New Applebee’s opening in Signal Hill by early October; residential projects in the pipeline

Photos by Sean Belk/Signal Tribune<br><strong> Applebee’s Neighborhood Bar and Grill is expected to open in Signal Hill by early October, and the outside frame of the building has already been erected. Property owner Signal Hill Petroleum states that three to four other businesses have expressed interest in becoming new tenants at the Signal Hill Gateway Center along Spring Street.</strong>
Sean Belk
Staff Writer

A new Applebee’s Neighborhood Bar and Grill is quickly taking shape and will be the latest new business to open up in Signal Hill this year. Meanwhile, new residential projects are in the works.
Developers have already constructed the outside frame of the new restaurant to be located at 899 E. Spring St. at the Signal Hill Gateway Center between Atlantic and California avenues.
Representatives for Signal Hill Petroleum (SHP), which owns the property, announced last month that the family-friendly restaurant, where guests will be able to get a view of the local skyline from inside, is scheduled to open by early October.
Ashley Schaffer, SHP property manager, said the new tenant has received all approvals from the City Council for the project to proceed, including permits for the restaurant to sell alcoholic beverages.
Apple American Group representatives have stated that the company once hoped to have an outside patio but the site is not big enough for outside seating without taking away parking spaces. Representatives have said that the restaurant will have windows on three sides of the building for guests to get a nice view.
The company, known for restaurants with a broad menu ranging from meat and seafood to pasta, sandwiches, salads and soups, plans to roll out a number of new locations in the Los Angeles area, according to representatives.
<strong>Signal Hill Petroleum is working with developer SummerHill Homes to build a 28-lot subdivided residential project currently proposed as “Crescent Heights” at Walnut Avenue and Crescent Heights Street. </strong>
SHP has received interest from three to four new tenants to take up the final vacant parcel at the Gateway Center, Schaffer said. Though she couldn’t reveal any names since lease negotiations are currently underway, Schaffer said the remaining PAD (planned area development) is expected to include multiple tenants that “the City will enjoy having and will round out that center nicely,” providing “convenient” options for customers from nearby hospitals and surrounding areas.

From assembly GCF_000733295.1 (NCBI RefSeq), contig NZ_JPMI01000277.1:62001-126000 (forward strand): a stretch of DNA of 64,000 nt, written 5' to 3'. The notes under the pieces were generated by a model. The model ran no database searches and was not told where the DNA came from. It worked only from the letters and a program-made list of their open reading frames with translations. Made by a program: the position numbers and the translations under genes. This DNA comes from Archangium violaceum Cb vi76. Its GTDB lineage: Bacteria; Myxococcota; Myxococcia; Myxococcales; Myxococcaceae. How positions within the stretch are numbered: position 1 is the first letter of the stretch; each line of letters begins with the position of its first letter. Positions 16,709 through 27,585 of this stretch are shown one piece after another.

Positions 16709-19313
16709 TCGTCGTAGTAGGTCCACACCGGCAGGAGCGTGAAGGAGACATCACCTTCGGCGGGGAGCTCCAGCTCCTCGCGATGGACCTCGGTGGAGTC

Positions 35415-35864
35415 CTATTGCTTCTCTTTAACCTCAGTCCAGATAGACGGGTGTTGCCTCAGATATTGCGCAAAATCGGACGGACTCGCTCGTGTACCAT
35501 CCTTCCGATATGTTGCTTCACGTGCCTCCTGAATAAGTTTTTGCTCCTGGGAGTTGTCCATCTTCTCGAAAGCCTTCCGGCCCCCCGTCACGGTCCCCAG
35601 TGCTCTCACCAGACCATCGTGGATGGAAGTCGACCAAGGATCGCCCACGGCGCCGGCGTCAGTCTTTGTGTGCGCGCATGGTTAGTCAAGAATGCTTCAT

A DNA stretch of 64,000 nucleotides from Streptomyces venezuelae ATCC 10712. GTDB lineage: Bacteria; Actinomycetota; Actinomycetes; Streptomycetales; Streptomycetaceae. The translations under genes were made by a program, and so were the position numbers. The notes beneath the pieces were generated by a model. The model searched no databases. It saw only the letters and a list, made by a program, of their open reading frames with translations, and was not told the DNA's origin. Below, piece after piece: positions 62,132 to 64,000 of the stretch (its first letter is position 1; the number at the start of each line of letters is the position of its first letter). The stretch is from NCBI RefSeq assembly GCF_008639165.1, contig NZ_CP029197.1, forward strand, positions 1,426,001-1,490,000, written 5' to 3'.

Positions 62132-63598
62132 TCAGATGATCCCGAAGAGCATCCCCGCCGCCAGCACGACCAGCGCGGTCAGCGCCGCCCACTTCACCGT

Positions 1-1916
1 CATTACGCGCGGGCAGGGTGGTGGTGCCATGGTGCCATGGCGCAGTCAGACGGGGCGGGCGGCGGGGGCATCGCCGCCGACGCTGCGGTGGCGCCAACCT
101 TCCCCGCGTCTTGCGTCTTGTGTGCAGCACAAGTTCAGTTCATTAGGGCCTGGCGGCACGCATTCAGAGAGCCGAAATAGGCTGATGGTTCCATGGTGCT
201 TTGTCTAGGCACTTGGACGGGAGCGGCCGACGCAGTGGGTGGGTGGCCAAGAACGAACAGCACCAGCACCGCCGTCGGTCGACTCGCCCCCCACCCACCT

SHP also has plans for developers to build two separate residential projects in Signal Hill. One proposal is a 28-lot, subdivided residential project currently proposed as “Crescent Heights” at Walnut Avenue and Crescent Heights Street.
As of the latest update from Signal Hill planning staff, SHP’s site plan and design review for the project have expired, however a track map is valid through Dec. 13. City officials said staff has met with the applicant to discuss a conceptual design.
According to city staff, SHP is working with Irvine-based SummerHill Homes on the project. Earlier this year, the property owner and developer met with city staff for an initial due-diligence review and a follow-up for the development. City staff added that the developer has indicated they may start their own outreach to nearby residents soon.
SHP Vice President Thomas Shollin said the residential project is moving forward but may be delayed down the road if the City continues to disallow development over abandoned oil wells.
Last month, the City Council approved a new oil code and an emergency ordinance, essentially ending a two-year moratorium on developments over and near abandoned oil wells. The moratorium was initiated after the State’s Department of Oil, Gas & Geothermal Resources changed their 22-year-old well-certification program in 2010, taking a “hands-off” approach to the procedure and making cities more responsible.
City staff is continuing to conduct a study on the City’s oil code and has stated that the City may make it possible in the future for developers to build over abandoned and re-abandoned oil wells.
Shollin said, however, if the current situation stands, the residential project may be hindered at some point since the site has a “dense” concentration of wells.
“The new oil code does not include the ability to develop over an abandoned well,” he said. “It’s still under consideration, but we all hope that gets approved as soon as possible. Our Crescent Square project is beholden to be able to do that… It’s moving forward, but there’s a point in time where it will not be able to move forward because we need to do some work on the wells before we can get to a public hearing.”
According to city staff, SHP also has another residential project in the works that includes a subdivision of eight three-story dwellings on eight lots, taking up approximately four acres, located between Freeman Avenue and 20th Street.

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